Funded by the Arts and Humanities Research Council (UK) and the British Council, The Art of Cultural Exchange has spent two years investigating cultural exchange between the UK and Brazil as a means of understanding how artists interpret, transmit and circulate ideas, ideologies and forms of knowledge with specific reference to the production of new ‘translations’ produced from and, where possible, between peripheral territories.  The research has sought to increase understanding about our present practices of cultural exchange within the historical legacy of the ways in which Brazil and Britain have engaged in translations of themselves and each other across the last 500 years in order to enable new strategies for the future. Recognising that as arts organisations emerge from peripheral territories in both Britain and Brazil, they make possible new translations for all of us.

The Art of Cultural Exchange set out to examine five key research questions:

How can we define cultural exchange and understand the possibilities and limits of such initiatives as an act of translation?

What are the transformations sought in translating cultures?

How far is it possible to achieve reciprocity in the act of translation during cultural exchange?

How sustainable is the process of transformation?

How to stimulate innovation through the choice of those who engage in the act of translation that is undertaken through cultural exchange?

 The research has been conducted across three consecutive lines of enquiry:

·      Mapping of cultural exchange projects between UK and Brazil 2012-16

·      Five case-studies

·      Debates and discussions (including two public seminars based around eight specially commissioned Position Papers)

The research has gathered source material in the form of interviews, testimonies, photographs, audio recordings, fieldwork commentaries and creative texts, combing them in a series of reflections related to Brazilian/British cultural exchange over the last four years.  From the wealth of material that is gathered on the site www.inter-cultural.com, we have edited this publication in a way that seeks to maintain the multiplicity of voices engaged in these mutual acts of translations and transformations.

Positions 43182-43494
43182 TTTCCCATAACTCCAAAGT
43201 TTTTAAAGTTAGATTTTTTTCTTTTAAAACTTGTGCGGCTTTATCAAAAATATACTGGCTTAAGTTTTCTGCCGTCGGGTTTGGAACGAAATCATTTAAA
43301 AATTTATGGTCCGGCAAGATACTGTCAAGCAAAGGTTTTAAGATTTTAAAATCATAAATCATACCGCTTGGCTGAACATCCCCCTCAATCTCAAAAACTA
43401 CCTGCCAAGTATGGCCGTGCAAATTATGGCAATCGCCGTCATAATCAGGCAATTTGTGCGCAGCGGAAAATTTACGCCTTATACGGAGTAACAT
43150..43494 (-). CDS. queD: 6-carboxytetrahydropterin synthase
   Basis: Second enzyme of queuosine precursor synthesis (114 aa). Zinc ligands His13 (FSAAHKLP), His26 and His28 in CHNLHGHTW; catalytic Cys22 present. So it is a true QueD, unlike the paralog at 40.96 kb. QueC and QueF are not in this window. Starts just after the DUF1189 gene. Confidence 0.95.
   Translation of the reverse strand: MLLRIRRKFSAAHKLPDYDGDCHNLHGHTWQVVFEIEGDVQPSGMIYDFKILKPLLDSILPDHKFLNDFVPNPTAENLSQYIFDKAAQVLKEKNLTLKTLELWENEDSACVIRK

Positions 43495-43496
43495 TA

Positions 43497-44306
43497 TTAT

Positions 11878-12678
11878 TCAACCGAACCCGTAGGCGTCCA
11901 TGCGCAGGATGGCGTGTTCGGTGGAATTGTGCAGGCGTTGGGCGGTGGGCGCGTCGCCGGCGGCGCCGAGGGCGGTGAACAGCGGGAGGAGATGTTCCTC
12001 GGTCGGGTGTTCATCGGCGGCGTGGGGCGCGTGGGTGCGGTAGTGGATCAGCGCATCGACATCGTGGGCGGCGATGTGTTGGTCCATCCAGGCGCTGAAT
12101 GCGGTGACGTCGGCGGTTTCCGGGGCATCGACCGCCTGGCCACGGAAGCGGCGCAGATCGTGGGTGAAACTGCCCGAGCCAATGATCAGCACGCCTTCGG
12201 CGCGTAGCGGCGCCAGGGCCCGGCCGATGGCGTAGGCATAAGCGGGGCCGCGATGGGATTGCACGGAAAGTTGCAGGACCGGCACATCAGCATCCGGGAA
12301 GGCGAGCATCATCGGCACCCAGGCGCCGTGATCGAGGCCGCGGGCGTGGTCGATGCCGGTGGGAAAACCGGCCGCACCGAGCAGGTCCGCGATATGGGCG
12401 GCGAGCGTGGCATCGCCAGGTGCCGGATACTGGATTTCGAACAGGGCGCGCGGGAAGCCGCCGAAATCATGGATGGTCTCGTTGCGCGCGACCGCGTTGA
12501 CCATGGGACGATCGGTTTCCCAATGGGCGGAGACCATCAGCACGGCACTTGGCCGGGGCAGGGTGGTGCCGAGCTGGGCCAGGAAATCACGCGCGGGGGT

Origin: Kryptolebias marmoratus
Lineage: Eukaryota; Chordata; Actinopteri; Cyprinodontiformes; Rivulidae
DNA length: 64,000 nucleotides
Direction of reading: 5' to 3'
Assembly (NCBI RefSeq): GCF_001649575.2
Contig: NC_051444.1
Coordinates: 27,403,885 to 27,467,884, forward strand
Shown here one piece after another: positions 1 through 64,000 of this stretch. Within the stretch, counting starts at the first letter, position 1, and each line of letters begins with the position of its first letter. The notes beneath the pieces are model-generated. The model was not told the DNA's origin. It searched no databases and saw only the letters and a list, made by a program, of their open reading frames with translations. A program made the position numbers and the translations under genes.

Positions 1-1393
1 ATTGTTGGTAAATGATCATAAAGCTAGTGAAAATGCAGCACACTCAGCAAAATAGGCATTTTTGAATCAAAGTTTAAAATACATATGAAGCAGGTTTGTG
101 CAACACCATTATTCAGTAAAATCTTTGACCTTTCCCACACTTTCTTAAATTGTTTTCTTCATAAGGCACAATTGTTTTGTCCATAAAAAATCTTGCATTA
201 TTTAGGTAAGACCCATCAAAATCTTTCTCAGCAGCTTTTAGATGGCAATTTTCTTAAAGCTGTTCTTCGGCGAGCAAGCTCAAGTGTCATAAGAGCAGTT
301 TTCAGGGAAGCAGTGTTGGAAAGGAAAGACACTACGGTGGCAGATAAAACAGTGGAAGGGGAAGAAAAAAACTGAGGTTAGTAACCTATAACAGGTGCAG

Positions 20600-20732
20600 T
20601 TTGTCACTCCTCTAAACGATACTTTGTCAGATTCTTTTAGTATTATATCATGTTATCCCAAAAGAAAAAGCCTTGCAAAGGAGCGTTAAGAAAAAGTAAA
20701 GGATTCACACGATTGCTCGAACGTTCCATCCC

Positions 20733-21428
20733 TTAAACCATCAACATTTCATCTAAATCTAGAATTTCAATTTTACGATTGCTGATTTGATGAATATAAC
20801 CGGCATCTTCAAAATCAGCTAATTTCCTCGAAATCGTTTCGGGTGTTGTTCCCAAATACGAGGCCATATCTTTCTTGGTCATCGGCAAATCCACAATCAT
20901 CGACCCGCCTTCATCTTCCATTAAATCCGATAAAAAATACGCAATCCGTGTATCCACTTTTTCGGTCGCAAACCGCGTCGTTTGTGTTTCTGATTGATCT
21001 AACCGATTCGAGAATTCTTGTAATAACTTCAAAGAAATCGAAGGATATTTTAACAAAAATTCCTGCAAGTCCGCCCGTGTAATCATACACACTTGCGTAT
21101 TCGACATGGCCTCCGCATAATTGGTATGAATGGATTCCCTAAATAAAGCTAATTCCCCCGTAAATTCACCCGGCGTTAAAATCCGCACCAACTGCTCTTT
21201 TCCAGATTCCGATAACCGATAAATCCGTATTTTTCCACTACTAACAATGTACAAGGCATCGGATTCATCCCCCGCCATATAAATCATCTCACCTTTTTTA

I like to think that Mário de Andrade would have approved as our research team looked towards active art practices that are social, territorial and engaged in the construction of communities, cities and perhaps even countries.  I hope he would have seen how in these exchanges between the UK and Brazil, artists have developed their creativity and continue to redefine their identity.

Paul Heritage

Rio de Janeiro and London, November 2016

[1] Ensaio sobre a Música Brasileira, Mário de Andrade: 1928
[2] Cidade maravilhosa (composed by André Filho; arrangement by Silva Sobreira) – the marvelous city – was the title of a 1935  carnival song which made reference to what had already become a popular nickname for Rio de Janeiro.  First recorded by Aurora Miranda, the song was made most famous by her sister Carmen and by the 1960s had established itself as the city’s anthem echoing echoes through the streets of Rio de Janeiro at every subsequent carnival.